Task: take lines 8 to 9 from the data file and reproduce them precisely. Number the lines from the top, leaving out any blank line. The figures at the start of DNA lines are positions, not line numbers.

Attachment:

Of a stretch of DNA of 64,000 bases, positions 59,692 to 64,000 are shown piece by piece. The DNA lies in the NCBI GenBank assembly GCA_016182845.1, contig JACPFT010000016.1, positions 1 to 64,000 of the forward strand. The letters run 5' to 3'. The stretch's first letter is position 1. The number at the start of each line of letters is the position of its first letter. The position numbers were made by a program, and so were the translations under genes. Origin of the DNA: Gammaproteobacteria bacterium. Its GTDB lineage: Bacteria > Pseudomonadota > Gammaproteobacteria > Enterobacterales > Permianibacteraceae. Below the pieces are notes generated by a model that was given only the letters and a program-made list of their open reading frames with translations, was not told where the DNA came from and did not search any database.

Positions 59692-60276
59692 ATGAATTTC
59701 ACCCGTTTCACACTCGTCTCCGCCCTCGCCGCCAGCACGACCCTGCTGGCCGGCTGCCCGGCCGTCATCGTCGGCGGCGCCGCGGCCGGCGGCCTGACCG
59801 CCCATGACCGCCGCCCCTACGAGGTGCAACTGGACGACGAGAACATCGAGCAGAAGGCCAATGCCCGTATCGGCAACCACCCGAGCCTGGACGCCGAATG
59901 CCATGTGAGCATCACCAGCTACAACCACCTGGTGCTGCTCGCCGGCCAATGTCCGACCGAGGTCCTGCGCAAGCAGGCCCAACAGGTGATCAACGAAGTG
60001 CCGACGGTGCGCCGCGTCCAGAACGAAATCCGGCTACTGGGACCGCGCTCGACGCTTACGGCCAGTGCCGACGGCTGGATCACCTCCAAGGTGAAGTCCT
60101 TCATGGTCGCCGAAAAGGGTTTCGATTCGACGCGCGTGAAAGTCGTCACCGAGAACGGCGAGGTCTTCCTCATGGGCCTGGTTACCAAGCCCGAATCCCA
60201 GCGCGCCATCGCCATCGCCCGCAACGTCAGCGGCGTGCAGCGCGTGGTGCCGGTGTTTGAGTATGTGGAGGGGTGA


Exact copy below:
60101 TCATGGTCGCCGAAAAGGGTTTCGATTCGACGCGCGTGAAAGTCGTCACCGAGAACGGCGAGGTCTTCCTCATGGGCCTGGTTACCAAGCCCGAATCCCA
60201 GCGCGCCATCGCCATCGCCCGCAACGTCAGCGGCGTGCAGCGCGTGGTGCCGGTGTTTGAGTATGTGGAGGGGTGA